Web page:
All Classical Radio James Depreist

‘Mrs. Krishnan’s Party’ opens PRAx’s theatrical run with a bang

Audience members get involved in a semi-improvisational show that sets the tone for the Ray Theater in Oregon State University's new $75 million performing arts center.

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Mrs. Krishnan, played by Kalyani Nagarajan, dances atop a table as the Onam party reaches its peak. "Mrs. Krishnan's Party" was the inaugural performance last week in the Ray Theater in the new PRAx performing arts center in Corvallis. Photo by: Gabe Braukman
Mrs. Krishnan, played by Kalyani Nagarajan, dances atop a table as the Onam party reaches its peak. “Mrs. Krishnan’s Party” was the inaugural performance last week in the Ray Theater in the new PRAx performing arts center in Corvallis. Photo by: Gabe Braukman

I don’t know what I expected when I got in line Thursday for opening night of Mrs. Krishnan’s Party at the Ray Theater. I wanted to go for one simple reason: It was the first theatrical performance to be hosted in the PRAx — the Patricia Valian Reser Center for the Creative Arts — which opened earlier this month on the Oregon State University campus in Corvallis. 

The Edward J. Ray Theater is a black-box space designed for intimate shows, art installations, and experimental projects. It is one of five venues in the $75 million center. The first show in a new space, especially one with as much effort put into it as the PRAx, is important. It establishes a tone, sets the stage even. The first show will play an important part in how the new theater will be perceived. 

I was certainly not expecting that, about an hour later, I’d be cooking dal at center stage alongside someone I had never met. Her name was Roxy.

“Have you ever done something like this before?” she asked. 

“Well,” I thought for a moment. “Sort of. Depends on how you think about it.” 

James, the impromptu MC of the party and one of two main characters, changed the music from a bumping electronic track to a slower love ballad. To him, Mrs. Krishnan, and the rest of the audience, we were tonight’s potential star-crossed lovers. 

“Did you expect to be doing this tonight?” I asked her. 

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She replied immediately. “Definitely not.”

Mrs. Krishnan’s Party is a semi-improvisational, wholly immersive comedy drama. It takes place in the back room of Mrs. Krishnan’s grocery. James, on break from college and boarding with Mrs. Krishnan, has seemingly invited every member of the audience into the back for his blowout celebration of Onam, a Hindu harvest festival. Mrs. Krishnan is initially opposed to the idea, but as the night goes on, walls begin to break down, inside jokes form, and connections are made. The two characters, portrayed by Justin Rogers and Kalyani Nagarajan, were wonderfully acted with humor and heart.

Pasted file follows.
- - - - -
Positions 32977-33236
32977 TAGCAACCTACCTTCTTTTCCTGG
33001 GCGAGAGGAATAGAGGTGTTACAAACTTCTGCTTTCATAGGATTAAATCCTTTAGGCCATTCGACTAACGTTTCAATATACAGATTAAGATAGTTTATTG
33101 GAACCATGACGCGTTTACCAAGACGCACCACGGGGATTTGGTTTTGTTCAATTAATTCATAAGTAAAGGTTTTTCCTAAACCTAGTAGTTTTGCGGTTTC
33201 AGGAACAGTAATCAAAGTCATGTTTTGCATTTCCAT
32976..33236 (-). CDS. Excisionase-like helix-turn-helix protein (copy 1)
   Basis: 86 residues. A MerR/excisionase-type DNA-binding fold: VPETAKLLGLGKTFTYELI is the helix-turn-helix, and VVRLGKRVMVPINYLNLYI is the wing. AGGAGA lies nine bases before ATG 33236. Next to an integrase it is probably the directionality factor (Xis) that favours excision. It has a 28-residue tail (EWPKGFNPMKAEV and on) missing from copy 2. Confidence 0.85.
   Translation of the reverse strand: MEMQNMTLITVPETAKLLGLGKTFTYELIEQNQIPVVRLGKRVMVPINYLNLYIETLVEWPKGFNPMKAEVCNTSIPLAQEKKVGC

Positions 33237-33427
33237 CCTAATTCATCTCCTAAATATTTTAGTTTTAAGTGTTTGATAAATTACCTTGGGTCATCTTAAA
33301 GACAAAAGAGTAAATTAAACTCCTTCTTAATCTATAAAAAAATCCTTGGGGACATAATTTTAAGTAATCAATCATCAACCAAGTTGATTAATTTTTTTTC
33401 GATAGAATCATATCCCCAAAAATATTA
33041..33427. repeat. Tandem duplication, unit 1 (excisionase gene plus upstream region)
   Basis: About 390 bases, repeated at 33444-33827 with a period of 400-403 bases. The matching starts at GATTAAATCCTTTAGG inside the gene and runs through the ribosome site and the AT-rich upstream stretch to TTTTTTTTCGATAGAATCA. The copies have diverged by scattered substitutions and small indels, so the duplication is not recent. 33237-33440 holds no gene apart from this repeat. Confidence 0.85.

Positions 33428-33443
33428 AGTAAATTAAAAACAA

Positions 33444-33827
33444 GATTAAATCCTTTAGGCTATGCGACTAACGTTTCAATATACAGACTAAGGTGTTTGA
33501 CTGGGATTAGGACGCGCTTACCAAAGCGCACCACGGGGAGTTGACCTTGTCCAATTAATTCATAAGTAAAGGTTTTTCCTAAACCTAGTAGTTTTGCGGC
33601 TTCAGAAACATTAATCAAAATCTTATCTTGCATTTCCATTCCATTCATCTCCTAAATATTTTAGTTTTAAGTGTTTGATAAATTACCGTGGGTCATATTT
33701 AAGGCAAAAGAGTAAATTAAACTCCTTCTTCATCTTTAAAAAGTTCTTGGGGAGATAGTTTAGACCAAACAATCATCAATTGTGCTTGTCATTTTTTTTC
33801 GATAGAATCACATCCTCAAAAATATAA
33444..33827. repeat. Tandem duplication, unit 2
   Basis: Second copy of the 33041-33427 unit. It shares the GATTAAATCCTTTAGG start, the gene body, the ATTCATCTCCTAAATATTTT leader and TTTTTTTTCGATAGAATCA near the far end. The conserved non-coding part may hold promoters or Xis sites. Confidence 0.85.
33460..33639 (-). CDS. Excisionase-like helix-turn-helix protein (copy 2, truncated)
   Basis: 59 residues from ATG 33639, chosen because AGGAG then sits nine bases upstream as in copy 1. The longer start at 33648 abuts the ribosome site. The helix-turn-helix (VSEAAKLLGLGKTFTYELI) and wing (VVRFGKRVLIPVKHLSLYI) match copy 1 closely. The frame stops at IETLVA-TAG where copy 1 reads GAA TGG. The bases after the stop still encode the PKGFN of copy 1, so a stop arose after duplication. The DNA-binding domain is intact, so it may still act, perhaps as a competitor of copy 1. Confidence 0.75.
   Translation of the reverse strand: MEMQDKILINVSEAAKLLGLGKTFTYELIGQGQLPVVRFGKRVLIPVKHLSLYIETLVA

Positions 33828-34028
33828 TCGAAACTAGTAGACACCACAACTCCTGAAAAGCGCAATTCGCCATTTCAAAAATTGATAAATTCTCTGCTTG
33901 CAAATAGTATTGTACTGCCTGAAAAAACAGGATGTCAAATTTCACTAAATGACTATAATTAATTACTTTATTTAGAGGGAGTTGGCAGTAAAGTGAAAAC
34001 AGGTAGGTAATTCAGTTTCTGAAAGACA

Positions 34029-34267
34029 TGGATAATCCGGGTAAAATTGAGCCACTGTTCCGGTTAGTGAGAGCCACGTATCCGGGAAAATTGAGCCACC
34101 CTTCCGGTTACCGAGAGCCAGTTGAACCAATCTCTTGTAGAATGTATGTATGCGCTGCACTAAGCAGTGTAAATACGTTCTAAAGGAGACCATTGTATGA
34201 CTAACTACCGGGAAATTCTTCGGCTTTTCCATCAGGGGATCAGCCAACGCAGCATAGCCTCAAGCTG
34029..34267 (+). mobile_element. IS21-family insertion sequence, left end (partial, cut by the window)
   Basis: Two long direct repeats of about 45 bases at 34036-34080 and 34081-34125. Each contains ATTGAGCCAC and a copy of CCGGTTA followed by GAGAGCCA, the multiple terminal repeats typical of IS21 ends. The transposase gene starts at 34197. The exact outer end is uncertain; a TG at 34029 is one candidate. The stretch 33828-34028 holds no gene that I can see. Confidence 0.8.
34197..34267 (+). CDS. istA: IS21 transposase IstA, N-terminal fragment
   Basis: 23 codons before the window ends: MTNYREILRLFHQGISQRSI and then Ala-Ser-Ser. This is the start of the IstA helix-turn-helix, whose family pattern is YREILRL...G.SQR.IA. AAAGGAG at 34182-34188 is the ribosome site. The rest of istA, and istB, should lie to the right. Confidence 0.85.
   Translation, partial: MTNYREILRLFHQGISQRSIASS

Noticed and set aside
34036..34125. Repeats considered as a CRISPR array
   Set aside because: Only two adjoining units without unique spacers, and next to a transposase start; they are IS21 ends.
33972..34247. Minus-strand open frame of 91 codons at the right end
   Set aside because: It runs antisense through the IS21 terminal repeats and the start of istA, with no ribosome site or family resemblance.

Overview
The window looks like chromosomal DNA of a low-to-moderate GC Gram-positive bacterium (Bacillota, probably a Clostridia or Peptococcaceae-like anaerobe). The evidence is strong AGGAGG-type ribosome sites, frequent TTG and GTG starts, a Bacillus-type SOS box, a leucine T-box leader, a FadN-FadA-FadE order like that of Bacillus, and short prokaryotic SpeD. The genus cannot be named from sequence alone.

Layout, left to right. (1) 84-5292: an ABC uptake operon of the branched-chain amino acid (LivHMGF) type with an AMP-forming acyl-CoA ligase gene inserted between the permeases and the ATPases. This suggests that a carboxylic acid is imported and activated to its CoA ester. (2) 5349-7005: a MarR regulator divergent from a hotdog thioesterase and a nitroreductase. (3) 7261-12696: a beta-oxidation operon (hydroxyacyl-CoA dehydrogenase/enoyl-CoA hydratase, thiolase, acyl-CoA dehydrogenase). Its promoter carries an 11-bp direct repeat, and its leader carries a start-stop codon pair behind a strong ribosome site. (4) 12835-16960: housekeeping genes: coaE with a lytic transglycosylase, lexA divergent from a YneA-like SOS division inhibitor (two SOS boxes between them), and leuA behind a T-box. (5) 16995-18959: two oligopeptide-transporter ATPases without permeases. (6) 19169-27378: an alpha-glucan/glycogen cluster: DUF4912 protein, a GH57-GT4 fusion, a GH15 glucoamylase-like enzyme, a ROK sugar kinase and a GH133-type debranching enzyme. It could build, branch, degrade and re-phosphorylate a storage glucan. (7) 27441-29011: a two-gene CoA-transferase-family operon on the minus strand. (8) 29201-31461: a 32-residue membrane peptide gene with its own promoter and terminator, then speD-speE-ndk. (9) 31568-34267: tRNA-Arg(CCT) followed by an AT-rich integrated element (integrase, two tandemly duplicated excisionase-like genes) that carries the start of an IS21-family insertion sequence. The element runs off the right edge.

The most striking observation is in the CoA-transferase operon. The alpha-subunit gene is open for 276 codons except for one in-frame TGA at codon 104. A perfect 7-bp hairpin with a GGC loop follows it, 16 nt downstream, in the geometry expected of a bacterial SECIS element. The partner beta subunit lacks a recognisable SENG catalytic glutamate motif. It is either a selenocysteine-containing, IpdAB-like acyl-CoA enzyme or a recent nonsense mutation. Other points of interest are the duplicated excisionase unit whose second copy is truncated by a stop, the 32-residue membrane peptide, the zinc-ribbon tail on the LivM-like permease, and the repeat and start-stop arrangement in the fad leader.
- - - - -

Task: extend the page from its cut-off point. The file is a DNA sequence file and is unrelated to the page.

James, played by Justin Rogers, adds a special ingredient to the dal cooked by audience members in the semi-improvisational "Mrs. Krishnan's Party" in the Ray Theater last week. Photo by: Gabe Braukman
James, played by Justin Rogers, adds a special ingredient to the dal cooked by audience members in the semi-improvisational “Mrs. Krishnan’s Party” in the Ray Theater last week. Photo by: Gabe Braukman

Mrs. Krishnan’s Party’s four-day run at PRAx came to us from New Zealand via the Indian Ink Theatre Company. What makes this play, written by Justin Lewis and Jacob Rajan, special is apparent even before entering the theater proper. After purchasing my ticket, I noticed it contained more detail than usual. Turns out, audience members are randomly assigned to one of five pools, dictating where they sit in the immersive space. 

A few members sit in the inner circle, around the dining table in the center of the space. Initially, I was deemed a Party Animal, and led to the sidelines, where I was told to stand. As more audience members were invited in, it became clear that not all of the seats would be filled, and I was instructed to sit on the sidelines. 

Not that the audience for Mrs. Krishnan’s opening night was anything to scoff at. Most seats in the Ray Theater were filled, and the energy was just right to make the improv feel electric. 

As a writer, I’m fascinated by the construction of this script. I find myself thinking back to how my experience with Onam went, how certain emotional monologues might have been planned. How would the narrative have changed if the audience was less receptive to James’ antics? If they leaned into it more? 

In an incredible stroke of luck, one audience member prompted to assist the characters was also named James. This spawned an ongoing joke for the rest of the night. Was that somehow scripted? Were the employees manning the ticket booth instructed to keep an eye out for anyone named James and give that person a special ticket? Days later, I’m still pondering this. 

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Onam, according to James, is a time for different people to come together. Race, religion, gender, class, and anything else. This was expressed through set design. The black box became an enclosed room, with boxes of groceries pushed to the sides. Audience members sat in the middle or on opposite sides. It was impossible be in a seat without a view of another person.

The intriguing experience of Mrs. Krishnan’s Party sets a strong precedent for other acts to follow. It helped that the dal I had a hand in making was good, too.

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Photo Joe Cantrell

Gabe Braukman

Gabe Braukman is a fourth-year new media, journalism, and film student at Oregon State University. With a particular passion for game design, Gabe has always had an interest in analyzing all the media he has come across. In his free time, Gabe is often hiking, creating videos, or catching up on sleep.

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